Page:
“What’s really fun is when a group is all doing that together. It’s not like ‘Oh I want to play my one fancy lick on the drums.’ It’s like everybody’s mind is collaborating together on the sound.”
Their upcoming Japanese release will be a departure, in that for first time all the songs have been played live before they were recorded. It also is one of their least concept-driven records yet, partly because the record is split with another band. When it comes to their full-length albums, long before any music is even written, the members of Deerhoof are busy creating a grand theory that will guide them through the album’s creation.
“On tour there’s lots of time for band meetings,” says Saunier. “If you talk to the other guys, they always start moaning and groaning because it’s like we’ll start out in the morning and within a few minutes of us starting I’ll be like, ‘Ok guys, band meeting.’ Which will inevitably go on continuously until the moment we pull up to the club.”
For Milk Man, they drew their inspiration from the artwork of their friend Ken Kagami. For years Kagami had been producing drawings of the androgynous, white-suited character, with its head like a Pac-man ghost and its body gored by a few pieces of fruit, that would eventually become the centerpiece of the album artwork and even the lyrics.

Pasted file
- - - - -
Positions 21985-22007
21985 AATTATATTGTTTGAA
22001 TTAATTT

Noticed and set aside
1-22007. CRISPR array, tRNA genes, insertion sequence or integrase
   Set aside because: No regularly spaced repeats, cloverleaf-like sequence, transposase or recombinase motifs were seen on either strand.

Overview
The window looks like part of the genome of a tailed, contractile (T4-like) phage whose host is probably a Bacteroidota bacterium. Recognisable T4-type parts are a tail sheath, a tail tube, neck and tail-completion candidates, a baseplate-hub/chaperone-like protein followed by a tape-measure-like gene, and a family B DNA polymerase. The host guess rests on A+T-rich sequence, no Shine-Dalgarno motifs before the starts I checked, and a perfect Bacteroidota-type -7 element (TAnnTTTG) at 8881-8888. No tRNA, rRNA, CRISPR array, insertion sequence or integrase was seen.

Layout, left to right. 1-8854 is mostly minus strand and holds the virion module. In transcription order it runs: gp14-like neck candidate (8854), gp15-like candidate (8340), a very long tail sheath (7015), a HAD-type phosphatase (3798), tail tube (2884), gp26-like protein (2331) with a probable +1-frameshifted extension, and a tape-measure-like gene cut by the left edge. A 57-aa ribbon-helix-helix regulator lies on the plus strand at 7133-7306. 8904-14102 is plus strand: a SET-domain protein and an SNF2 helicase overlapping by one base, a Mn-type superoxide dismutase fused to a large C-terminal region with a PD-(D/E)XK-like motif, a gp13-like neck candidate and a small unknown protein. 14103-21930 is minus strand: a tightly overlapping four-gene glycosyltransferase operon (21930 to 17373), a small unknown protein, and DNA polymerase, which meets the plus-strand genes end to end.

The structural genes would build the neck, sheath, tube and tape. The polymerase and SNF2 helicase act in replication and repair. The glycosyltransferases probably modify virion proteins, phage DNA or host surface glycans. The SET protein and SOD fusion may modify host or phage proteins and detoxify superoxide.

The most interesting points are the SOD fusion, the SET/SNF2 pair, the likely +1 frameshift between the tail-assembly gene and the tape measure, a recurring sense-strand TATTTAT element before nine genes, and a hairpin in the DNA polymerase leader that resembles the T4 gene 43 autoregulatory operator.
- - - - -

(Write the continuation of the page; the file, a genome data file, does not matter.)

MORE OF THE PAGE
“One of the things that drew us to [Kagami], that makes us feel related to him in a way, is that for him the medium is not that important,” says Saunier. “The technical execution might be kind of simple, or might be kind of crude, but he just wanted to express the idea, this image that he had. I felt like I could really connect to that.”
Though all of Deerhoof’s members contribute music and lyrics, Matsuzaki wrote the majority of the Milk Man lyrics. Reviews of the band have occasionally speculated on how well Matsuzaki speaks and understands English. Saunier contends that this mistake might spring from listeners not realizing that she often has sung in Japanese.
“I think basically what’s happened is people have thought that she was singing nonsense syllables and they just don’t recognize it because they don’t speak the language,” he says.
Though Matsuzaki might speak English flawlessly, when she joined the band she was not nearly so fluent a musician. Whereas Saunier had played in bands since high school and even studied composition, Matsuzaki hadn’t sung or played an instrument “since grade school.” Still, Saunier thinks that this is all the education she—or anyone else—needs.
“Everybody’s musically trained, because everybody hears music all the time,” he says. “It doesn’t matter what century you’re from or what country you’re from. There’s no such thing as somebody who doesn’t know what they’re doing and there’s no such thing as somebody who knows what they’re doing. It’s not a math problem, it’s Milkman, it’s a flight of fancy and who knows what you’re going to end up with.
“I can sit there and slave over a song or a mix or something for days and days and play it for her and instantly she’ll realize the parts that are wrong. And a lot of times it’s ‘Hey Greg, the drums are too loud.’”
// Sound Affects
"The man whose songs were recorded by Johnny Cash, Alan Jackson, Ricky Skaggs, David Allan Coe, The Highwaymen, and countless others succumbs to time’s cruel cue that the only token of permanence we have to offer are the effects of shared moments and memories.READ the article